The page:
10 September 2012

The Programme of Inaction (or When New York becomes Geneva)

by Daniel Mack, Instituto Sou da Paz

Upon adoption of an outcome document by consensus, the office of Secretary-General Ban Ki-moon lauded the PoA Review Conference (RevCon) conclusion as “successful”. But what constitutes success in such a Conference? The RevCon’s mandate was to review the implementation of the PoA, and very little of that was actually done. Rather, it was more of a “Document Review Conference” for drafts that had been available for weeks.

Outcome document adopted by consensus, but lacking in ambition

by Katherine Prizeman, Global Action to Prevent War
After the President of the UNPoA Review Conference (RevCon), Ambassador Ogwu of Nigeria, provided a third revision of the draft outcome document on Friday afternoon, delegations were able to adopt, by consensus, the compilation document. While this accomplishment was hailed as a success, particularly after the failure of the 2006 RevCon, states must use the next six-year review cycle to achieve more in the way of practical implementation.


The final outcome document: a tentative step

by Eloise Watson, Reaching Critical Will of WILPF

Today’s global strategic environment is characterized by complexity, in which the problems posed by the illicit trade of small arms and light weapon (SALW) are amplified. It was therefore of cardinal importance that the 2012 UNPoA Review Conference conclude with positive results. The conference did achieve its goal of adopting by consensus a final outcome document emphasizing the renewed commitment of the international community to combating the illegal trade in SALW. Such success, as Ambassador U. Joy Ogwu, President of the Conference, explained, will help create the “much needed and timely momentum for positive movement in the overall multilateral disarmament process.”


International media and the PoA

by Lia Petridis Maiello, Global Action to Prevent War

“Sparse” would describe the level of attention international media paid to the Second Review Conference for the UN Programme of Action (UNPoA) on small arms and lights weapons. The reasons are manifold and can obviously not be reduced to a general rule of thumb. The personal dedication of the individual journalist willing to push a story or topic that might not be as newsworthy as others in the eyes of the editor or outlet would be one reason. Needless to say, every media representative today, in particular those who are publishing with corporate media outlets, has to deal with an entirely new framework of restrictions and guidelines.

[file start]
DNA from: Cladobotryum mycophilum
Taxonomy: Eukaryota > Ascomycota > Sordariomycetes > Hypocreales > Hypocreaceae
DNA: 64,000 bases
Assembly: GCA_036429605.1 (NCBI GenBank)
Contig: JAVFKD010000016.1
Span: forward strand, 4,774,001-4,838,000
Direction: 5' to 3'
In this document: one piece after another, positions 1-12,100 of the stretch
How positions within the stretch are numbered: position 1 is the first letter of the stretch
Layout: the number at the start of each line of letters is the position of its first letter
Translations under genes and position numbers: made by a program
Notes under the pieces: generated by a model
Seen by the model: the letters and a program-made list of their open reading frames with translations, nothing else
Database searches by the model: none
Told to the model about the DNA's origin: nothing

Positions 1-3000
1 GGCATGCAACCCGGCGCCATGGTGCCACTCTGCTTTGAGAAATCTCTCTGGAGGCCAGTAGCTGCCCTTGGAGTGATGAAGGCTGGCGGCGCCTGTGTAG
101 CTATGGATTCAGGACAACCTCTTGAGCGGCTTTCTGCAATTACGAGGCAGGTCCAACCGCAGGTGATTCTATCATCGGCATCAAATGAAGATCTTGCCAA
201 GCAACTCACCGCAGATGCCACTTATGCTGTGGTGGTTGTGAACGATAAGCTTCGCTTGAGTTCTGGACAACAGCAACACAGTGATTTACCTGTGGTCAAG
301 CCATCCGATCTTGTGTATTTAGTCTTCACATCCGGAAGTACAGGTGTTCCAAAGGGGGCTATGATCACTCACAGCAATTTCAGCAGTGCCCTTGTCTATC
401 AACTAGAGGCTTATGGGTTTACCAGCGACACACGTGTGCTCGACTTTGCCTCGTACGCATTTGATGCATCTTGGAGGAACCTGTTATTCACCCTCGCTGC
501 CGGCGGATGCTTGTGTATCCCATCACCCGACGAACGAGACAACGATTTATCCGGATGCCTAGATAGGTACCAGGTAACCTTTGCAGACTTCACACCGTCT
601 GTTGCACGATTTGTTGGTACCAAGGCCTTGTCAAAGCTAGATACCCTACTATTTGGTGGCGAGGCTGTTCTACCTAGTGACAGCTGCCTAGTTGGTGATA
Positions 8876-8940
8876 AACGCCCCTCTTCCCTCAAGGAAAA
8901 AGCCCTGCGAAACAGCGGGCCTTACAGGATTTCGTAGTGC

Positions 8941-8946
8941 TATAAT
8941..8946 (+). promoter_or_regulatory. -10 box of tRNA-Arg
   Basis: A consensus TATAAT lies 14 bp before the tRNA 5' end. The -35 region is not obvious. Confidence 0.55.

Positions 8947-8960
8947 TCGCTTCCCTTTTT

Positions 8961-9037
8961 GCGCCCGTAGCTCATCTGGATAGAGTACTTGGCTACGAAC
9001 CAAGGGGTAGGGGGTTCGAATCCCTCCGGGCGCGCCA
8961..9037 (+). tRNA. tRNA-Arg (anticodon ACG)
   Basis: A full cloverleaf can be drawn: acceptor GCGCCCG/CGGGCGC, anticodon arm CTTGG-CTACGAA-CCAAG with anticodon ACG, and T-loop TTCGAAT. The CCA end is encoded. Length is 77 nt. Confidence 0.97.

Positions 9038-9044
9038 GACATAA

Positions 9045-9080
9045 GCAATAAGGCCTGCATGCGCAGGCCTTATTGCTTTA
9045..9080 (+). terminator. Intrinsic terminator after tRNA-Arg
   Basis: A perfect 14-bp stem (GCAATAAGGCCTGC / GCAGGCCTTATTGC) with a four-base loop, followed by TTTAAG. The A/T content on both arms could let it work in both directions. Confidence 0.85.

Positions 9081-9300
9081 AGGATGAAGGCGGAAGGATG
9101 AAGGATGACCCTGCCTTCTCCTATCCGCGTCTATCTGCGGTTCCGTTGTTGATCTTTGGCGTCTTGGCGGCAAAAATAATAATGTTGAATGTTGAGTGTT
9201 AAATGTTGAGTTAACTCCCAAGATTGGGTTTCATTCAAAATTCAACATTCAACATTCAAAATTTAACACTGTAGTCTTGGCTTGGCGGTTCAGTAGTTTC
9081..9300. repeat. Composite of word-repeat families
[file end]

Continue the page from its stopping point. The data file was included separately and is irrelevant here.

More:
by Dr. Robert Zuber, Global Action to Prevent War

Friday saw the end of a successful two-week Review Conference (RevCon) characterized by a consensus outcome document; generous pledges of government assistance; the release of a new “Matching Needs and Resources” booklet and other, more data-driven resources; the revival of one of our small arms partners; a particularly successful series of Small Arms Monitors; the skillfulness of some relatively young and immensely talented facilitators; the consistent, helpful presence of UNODA staff; expressions of leadership on UN Programme of Action (UNPoA) implementation from a new group of regionally diverse states; and much more.


Measuring the effectiveness of the PoA

by Natalie Goldring

As we reach the end of the Review Conference, it’s important to focus once again on the fact that the real measure of the Programme of Action is whether it is saving lives.

WOMEN COUNT: Women and the RevCon on UNPoA

by Jasmin Nario-Galace, IANSA Women's Network

A total of 141 States sent representatives to the United Nations Conference to Review Progress Made in the Implementation of the Programme of Action to Prevent, Combat and Eradicate the Illicit Trade in Small Arms and Light Weapons in All Its Aspects in New York on 27 August–7  September 2012.